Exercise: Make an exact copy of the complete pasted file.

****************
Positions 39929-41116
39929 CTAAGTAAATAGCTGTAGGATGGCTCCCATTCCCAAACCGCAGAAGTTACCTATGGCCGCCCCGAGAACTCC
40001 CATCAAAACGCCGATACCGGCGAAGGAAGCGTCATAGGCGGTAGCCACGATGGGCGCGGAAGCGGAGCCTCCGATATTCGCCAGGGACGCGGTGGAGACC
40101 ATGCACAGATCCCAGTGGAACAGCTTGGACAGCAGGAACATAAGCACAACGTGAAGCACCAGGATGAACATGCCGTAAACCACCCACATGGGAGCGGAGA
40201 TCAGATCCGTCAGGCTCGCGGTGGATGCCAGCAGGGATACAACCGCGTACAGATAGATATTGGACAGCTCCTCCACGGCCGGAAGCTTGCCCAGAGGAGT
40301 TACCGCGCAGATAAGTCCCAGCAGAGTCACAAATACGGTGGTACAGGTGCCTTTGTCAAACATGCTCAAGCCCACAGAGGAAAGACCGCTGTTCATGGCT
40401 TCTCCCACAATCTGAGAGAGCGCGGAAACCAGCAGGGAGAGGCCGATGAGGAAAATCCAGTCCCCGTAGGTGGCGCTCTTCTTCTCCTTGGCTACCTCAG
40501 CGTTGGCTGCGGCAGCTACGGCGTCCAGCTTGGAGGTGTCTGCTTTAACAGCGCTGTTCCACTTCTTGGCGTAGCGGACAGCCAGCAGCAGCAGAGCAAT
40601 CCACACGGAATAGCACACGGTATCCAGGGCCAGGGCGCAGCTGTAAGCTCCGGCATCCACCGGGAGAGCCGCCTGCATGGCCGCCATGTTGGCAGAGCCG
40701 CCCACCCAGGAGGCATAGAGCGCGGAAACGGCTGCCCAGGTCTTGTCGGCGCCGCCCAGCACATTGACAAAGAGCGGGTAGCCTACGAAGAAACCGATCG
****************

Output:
Positions 39929-41116
39929 CTAAGTAAATAGCTGTAGGATGGCTCCCATTCCCAAACCGCAGAAGTTACCTATGGCCGCCCCGAGAACTCC
40001 CATCAAAACGCCGATACCGGCGAAGGAAGCGTCATAGGCGGTAGCCACGATGGGCGCGGAAGCGGAGCCTCCGATATTCGCCAGGGACGCGGTGGAGACC
40101 ATGCACAGATCCCAGTGGAACAGCTTGGACAGCAGGAACATAAGCACAACGTGAAGCACCAGGATGAACATGCCGTAAACCACCCACATGGGAGCGGAGA
40201 TCAGATCCGTCAGGCTCGCGGTGGATGCCAGCAGGGATACAACCGCGTACAGATAGATATTGGACAGCTCCTCCACGGCCGGAAGCTTGCCCAGAGGAGT
40301 TACCGCGCAGATAAGTCCCAGCAGAGTCACAAATACGGTGGTACAGGTGCCTTTGTCAAACATGCTCAAGCCCACAGAGGAAAGACCGCTGTTCATGGCT
40401 TCTCCCACAATCTGAGAGAGCGCGGAAACCAGCAGGGAGAGGCCGATGAGGAAAATCCAGTCCCCGTAGGTGGCGCTCTTCTTCTCCTTGGCTACCTCAG
40501 CGTTGGCTGCGGCAGCTACGGCGTCCAGCTTGGAGGTGTCTGCTTTAACAGCGCTGTTCCACTTCTTGGCGTAGCGGACAGCCAGCAGCAGCAGAGCAAT
40601 CCACACGGAATAGCACACGGTATCCAGGGCCAGGGCGCAGCTGTAAGCTCCGGCATCCACCGGGAGAGCCGCCTGCATGGCCGCCATGTTGGCAGAGCCG
40701 CCCACCCAGGAGGCATAGAGCGCGGAAACGGCTGCCCAGGTCTTGTCGGCGCCGCCCAGCACATTGACAAAGAGCGGGTAGCCTACGAAGAAACCGATCG